Tag Archives: Latin America

Fiction Fiesta, reality, and Alastair Reid

26 Sep

borges in library

The first Borges story I ever read was ‘Tlön, Uqbar, Orbis Tertius’, in the translation by Alastair Reid, while living in a derelict shepherd’s hut on a Cretan hillside. A couple of years later, like so many others readers, I underwent a kind of epiphany while reading One Hundred Years of Solitude.

I was twenty years old, and from that point on, Borges’ fictions, alongside García Márquez’s recreation of the semi-fictional world of Macondo, forced me to re-evaluate almost everything that I had been reared to believe about literary fiction.

Thinking back, I had never had much truck with either realism or naturalism – the antagonists, in their way, of so-called ‘magic realism’ – and since my exposure to Borges and García Márquez, I never quite trusted them again. These two writers, followed by other discoveries, such as Juan Rulfo, Julio Cortázar, Carlos Fuentes, Mario Vargas Llosa and Augusto Monterroso, opened the doors to different perceptions of reality, in which the frail membrane separating one world, one mode of understanding, from another, was always permeable, subject to movement and interpenetration. Everything was a fiction. This was a model, I believed, that could be applied to almost anything: culture, language, philosophy . . . it was almost, but not quite, a religion.

Alastair Reid, who died in 2014

Alastair Reid, last year.

Last July I was reminded of this lifelong struggle with the false dichotomy between fiction and reality, when I travelled to Dumfries and Galloway to meet Alastair Reid himself. The Scottish poet – friend as well as translator of Borges, Neruda and García Márquez – spent a large part of the day talking with me about Latin America and its literatures, especially Borges. I recorded the conversations, and consider myself incredibly fortunate to do this as, just over a month following my visit, Alastair passed away, at the age of eighty-eight.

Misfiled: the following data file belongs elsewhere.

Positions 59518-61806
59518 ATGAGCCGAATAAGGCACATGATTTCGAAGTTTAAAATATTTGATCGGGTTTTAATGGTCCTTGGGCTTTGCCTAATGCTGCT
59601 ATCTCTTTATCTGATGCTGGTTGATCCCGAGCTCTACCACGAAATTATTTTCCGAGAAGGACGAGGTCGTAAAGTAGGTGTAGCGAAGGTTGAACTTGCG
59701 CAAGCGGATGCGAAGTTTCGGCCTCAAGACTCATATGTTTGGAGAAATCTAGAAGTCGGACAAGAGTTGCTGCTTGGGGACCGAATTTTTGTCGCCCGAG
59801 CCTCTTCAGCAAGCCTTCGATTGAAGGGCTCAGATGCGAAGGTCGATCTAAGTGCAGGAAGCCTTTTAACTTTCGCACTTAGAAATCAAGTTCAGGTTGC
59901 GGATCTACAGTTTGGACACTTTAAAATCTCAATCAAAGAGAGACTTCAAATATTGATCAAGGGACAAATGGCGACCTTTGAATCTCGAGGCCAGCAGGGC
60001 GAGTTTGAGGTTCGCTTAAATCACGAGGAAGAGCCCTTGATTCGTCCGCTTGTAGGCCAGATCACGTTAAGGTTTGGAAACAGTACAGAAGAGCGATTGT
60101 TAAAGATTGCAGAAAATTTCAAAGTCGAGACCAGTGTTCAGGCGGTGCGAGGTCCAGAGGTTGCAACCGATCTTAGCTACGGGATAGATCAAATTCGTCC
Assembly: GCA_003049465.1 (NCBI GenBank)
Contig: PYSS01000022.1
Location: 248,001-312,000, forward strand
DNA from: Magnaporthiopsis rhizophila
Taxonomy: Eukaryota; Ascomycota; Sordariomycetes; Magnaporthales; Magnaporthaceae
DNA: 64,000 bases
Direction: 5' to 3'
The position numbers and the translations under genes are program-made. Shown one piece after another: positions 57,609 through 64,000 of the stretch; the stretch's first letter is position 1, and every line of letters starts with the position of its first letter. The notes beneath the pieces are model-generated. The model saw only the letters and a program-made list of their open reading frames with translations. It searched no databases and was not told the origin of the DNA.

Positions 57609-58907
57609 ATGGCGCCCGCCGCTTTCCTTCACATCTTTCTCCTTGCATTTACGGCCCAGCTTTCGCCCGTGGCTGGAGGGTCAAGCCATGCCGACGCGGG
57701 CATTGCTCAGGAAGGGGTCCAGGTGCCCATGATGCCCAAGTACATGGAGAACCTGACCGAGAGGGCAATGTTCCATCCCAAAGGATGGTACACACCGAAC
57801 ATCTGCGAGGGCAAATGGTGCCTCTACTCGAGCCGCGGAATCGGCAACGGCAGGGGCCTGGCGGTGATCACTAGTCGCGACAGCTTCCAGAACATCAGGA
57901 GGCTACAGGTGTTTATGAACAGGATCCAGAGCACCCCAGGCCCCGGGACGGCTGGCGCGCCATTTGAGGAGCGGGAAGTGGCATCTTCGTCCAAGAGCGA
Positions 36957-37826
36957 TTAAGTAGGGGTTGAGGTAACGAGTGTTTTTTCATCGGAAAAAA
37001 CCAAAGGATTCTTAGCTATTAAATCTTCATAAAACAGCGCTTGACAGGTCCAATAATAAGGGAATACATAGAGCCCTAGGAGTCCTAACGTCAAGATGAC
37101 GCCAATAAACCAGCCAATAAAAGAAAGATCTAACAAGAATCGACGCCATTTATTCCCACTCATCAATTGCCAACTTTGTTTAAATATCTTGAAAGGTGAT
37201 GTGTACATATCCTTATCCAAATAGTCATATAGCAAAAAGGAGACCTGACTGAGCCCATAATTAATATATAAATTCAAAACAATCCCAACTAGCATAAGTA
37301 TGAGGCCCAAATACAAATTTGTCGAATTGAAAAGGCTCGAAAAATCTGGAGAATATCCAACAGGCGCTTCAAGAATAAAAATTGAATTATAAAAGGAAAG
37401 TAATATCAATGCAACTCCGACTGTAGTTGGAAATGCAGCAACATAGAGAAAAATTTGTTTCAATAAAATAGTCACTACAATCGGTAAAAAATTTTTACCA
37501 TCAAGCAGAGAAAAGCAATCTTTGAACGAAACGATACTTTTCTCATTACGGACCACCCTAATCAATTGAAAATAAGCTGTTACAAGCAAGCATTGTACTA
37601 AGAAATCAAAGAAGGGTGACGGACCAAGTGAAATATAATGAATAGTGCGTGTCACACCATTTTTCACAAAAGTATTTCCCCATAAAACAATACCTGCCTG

One of the things he told me – which also crops up in one of his essays – was the reluctance of Latin Americans in general (not just authors) to discriminate between what ‘actually’ happened, and what might have happened under other circumstances. Thus life (and storytelling) is a continuous weave of memory, confabulation and invention. In one of his essays, Reid cites the American diplomat George F. Kennan, who, after an investigatory trip through several Latin American countries in 1950, wrote, in a tone of exasperation:

Latin American society lives, by and large, by a species of make-believe . . . a highly personalised, anarchical make-believe, in which each individual spins around him, like a cocoon, his own little world of pretense, and demands its recognition by others as the condition of his participation in the social process.

While the sentiments expressed here might be familiar to many as a symptom of European or North American ethnocentrism, the diplomat had a point. Reid himself lived for many years among villagers in the Dominican Republic, and describes a ‘fictive’ cast of mind, in which the vague boundary between history and invention is blurred beyond recognition. This is not simply a case of the ‘objective’ European mind critiquing the supremely subjectivist world-view of those in ‘the third world’: it is a truth (if such a word has any meaning) borne out by Reid’s experience, and one described most succinctly by Borges himself. For Borges, everything put into language is a fiction, whatever ‘literary’ or non-literary’ form that might take. Thus a poem, a newspaper article, or a letter from the bank manager all fit the category of ‘fiction’ as each uses language as their mode of expression. As Reid says: